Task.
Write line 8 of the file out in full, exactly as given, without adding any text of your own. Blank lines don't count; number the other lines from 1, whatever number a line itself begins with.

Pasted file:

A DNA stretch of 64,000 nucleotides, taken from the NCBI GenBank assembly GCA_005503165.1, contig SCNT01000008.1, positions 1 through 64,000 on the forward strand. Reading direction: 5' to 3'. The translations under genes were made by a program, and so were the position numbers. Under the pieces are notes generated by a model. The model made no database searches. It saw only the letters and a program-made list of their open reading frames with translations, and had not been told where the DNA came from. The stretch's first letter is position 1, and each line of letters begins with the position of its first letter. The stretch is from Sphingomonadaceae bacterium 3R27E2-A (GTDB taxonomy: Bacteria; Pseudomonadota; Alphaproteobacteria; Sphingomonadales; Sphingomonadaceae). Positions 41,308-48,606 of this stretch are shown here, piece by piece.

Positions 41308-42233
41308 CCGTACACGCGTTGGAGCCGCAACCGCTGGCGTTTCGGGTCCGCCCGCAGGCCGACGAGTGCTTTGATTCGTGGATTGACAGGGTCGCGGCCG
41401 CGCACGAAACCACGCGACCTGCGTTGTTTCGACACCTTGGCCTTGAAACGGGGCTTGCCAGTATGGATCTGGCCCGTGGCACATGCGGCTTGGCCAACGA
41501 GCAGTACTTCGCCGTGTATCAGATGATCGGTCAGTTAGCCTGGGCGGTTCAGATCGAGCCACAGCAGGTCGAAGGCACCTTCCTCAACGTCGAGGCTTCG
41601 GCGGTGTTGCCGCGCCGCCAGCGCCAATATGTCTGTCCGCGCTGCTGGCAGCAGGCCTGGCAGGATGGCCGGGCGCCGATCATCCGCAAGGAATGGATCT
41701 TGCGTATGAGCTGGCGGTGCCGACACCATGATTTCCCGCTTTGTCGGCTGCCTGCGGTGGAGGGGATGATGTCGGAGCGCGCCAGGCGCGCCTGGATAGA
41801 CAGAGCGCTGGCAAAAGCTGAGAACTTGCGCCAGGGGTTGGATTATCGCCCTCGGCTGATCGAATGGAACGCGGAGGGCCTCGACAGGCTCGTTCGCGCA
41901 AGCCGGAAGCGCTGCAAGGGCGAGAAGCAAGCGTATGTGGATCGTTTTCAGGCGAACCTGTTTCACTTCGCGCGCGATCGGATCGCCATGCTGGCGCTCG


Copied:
41801 CAGAGCGCTGGCAAAAGCTGAGAACTTGCGCCAGGGGTTGGATTATCGCCCTCGGCTGATCGAATGGAACGCGGAGGGCCTCGACAGGCTCGTTCGCGCA